The Georgia Trust

2014 PRESERVATION AWARDS: MARGUERITE WILLIAMS AWARD FOR EXCELLENCE IN REHABILITATION

BAINBRIDGE CITY HALL
Bainbridge, Decatur County

When the Bainbridge City Hall needed more space, city leaders did not abandon downtown to build a new municipal complex. They not only stayed in the heart of the city but rehabilitated a total of four historic buildings in the process.

Historically located downtown, civic buildings often become functionally obsolete when their size no longer meets the demand of the services that they are required to provide. Civic buildings are frequently considered too expensive to rehabilitate, and as a result, local leaders face pressure to leave downtown districts and build modern facilities elsewhere.

Preservationists doggedly encourage retail, restaurants, entertainment venues and residential buildings to remain in historic downtowns. It is just as essential to keep government downtown because these buildings create foot traffic that supports local establishments. Bainbridge can count itself among the visionary communities that have recognized the value of governmental institutions to the revitalization of their downtowns.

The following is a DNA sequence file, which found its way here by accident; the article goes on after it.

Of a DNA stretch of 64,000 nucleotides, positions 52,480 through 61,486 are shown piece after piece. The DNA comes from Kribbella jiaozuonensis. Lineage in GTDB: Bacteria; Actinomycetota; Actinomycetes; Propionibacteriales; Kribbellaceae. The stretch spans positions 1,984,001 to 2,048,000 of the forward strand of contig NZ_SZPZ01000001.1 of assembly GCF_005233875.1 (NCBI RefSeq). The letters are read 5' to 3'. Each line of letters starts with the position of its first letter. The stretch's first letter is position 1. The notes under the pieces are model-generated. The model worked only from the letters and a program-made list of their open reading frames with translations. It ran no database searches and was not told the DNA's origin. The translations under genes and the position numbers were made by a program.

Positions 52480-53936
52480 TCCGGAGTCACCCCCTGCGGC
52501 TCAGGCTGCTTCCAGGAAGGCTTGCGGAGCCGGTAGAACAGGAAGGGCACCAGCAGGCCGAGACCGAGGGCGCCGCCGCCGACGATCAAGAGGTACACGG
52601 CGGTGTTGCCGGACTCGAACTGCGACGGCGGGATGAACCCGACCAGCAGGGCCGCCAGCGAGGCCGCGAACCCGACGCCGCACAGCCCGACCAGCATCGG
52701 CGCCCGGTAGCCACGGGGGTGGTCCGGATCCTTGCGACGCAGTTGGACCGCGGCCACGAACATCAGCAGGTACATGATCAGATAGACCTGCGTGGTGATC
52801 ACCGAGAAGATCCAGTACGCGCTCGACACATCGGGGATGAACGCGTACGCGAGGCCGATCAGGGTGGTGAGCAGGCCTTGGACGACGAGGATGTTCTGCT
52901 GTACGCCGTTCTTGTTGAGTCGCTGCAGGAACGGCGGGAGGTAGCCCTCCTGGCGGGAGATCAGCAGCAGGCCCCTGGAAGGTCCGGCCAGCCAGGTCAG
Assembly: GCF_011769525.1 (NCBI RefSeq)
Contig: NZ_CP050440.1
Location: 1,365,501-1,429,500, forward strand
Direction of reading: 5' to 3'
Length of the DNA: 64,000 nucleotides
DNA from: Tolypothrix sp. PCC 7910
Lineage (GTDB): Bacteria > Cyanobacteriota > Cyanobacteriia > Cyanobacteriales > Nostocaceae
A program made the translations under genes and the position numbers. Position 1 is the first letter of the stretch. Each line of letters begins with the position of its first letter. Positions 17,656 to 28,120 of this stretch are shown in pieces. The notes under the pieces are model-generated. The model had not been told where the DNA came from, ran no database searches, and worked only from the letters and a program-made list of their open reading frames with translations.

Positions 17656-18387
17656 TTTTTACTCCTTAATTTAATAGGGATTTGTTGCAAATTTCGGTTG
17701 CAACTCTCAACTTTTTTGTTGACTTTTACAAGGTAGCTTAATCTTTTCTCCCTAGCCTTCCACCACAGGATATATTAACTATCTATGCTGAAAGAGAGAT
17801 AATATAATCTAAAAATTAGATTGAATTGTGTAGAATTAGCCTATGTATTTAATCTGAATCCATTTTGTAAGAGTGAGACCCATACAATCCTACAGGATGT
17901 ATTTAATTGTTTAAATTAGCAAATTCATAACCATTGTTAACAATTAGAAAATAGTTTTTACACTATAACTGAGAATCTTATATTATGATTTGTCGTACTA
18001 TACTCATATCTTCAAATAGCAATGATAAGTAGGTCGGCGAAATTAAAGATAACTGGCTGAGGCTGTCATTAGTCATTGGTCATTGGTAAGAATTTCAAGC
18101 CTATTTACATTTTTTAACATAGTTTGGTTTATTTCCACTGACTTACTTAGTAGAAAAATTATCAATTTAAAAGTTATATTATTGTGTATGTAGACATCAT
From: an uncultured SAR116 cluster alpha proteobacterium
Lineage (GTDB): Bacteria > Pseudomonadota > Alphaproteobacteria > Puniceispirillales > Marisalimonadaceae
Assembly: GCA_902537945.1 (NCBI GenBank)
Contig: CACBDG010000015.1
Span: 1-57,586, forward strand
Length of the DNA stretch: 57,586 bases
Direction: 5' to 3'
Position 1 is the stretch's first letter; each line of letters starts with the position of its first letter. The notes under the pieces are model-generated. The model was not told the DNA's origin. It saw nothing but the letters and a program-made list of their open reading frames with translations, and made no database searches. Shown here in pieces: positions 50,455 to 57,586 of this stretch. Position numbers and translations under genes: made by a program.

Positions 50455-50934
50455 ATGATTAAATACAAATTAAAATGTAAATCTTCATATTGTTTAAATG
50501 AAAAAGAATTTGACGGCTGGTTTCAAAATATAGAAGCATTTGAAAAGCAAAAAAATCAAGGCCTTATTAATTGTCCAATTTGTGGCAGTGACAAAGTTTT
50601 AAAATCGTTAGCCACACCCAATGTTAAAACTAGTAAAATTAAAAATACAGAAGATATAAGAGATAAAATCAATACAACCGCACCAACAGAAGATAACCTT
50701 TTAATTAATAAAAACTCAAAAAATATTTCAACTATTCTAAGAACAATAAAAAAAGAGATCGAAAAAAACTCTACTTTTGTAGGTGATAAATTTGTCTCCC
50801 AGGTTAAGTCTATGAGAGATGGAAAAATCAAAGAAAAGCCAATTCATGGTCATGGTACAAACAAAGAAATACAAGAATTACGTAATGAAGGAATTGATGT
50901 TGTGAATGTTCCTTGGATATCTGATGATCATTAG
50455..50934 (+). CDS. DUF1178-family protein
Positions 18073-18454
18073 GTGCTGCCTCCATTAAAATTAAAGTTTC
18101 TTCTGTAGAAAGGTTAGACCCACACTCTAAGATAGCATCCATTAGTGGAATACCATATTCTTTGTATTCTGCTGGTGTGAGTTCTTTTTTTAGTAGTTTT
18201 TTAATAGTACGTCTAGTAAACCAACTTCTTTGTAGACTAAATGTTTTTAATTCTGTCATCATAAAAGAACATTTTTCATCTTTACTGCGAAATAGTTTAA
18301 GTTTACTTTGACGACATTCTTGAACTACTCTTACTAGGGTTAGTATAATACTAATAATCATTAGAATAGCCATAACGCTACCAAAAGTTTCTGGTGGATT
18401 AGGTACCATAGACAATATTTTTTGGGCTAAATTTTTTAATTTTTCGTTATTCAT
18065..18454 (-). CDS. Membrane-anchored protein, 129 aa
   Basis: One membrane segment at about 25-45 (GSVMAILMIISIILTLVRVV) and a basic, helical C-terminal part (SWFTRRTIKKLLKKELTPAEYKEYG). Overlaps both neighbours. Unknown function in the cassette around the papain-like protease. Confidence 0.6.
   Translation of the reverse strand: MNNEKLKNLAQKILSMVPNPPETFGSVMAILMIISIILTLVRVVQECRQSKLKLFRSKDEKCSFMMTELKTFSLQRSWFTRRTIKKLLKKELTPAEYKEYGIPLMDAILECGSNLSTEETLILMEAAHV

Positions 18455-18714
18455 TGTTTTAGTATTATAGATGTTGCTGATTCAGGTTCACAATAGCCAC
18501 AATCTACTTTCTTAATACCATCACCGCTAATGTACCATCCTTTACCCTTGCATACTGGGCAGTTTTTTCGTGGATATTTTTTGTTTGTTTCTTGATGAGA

Since 1976 Bainbridge's City Hall offices and Main Street offices were housed in the grand marble bank building on the southeast corner of the square and its adjacent commercial building. Though functional, the manner in which these two buildings were combined was less than ideal. Multiple entrances that access various departments were not interconnected and the entrance into the City Council chambers was particularly confusing.

In April 2012 the City of Bainbridge began a 15 month SPLOST-funded rehabilitation of City Hall. The $4.2 million project included rehabilitating the bank and commercial building already in use, and expanding into a third adjacent building, the historic Kwilecki Hardware Building.

The three buildings were creatively combined to create a cohesive interior that is entirely accessible from a single entrance. The former bank's lobby was restored to a large, welcoming open space featuring its original coffered ceiling of pressed tin. Historic building materials were salvaged from the Kwilecki building and creatively repurposed throughout the space.

During rehabilitation city offices were temporarily relocated to the Gowan Building, another downtown historic building. Funded by a grant from the Kirbo Foundation and with consultation from The Georgia Trust's Main Street Design Assistance program, the Gowan Building's fa├žade and ground floor were restored. This resulted in the revitalization of another significant corner of Bainbridge's square and created additional downtown commercial space.

Preservation is as much about revitalizing and maintaining a community's sense of place as it is about saving an old building. The Bainbridge City Hall project provides a compelling example of a municipality that embraced its future without demolishing its past.

CONNECT WITH US

twitter

Site Map   |   Search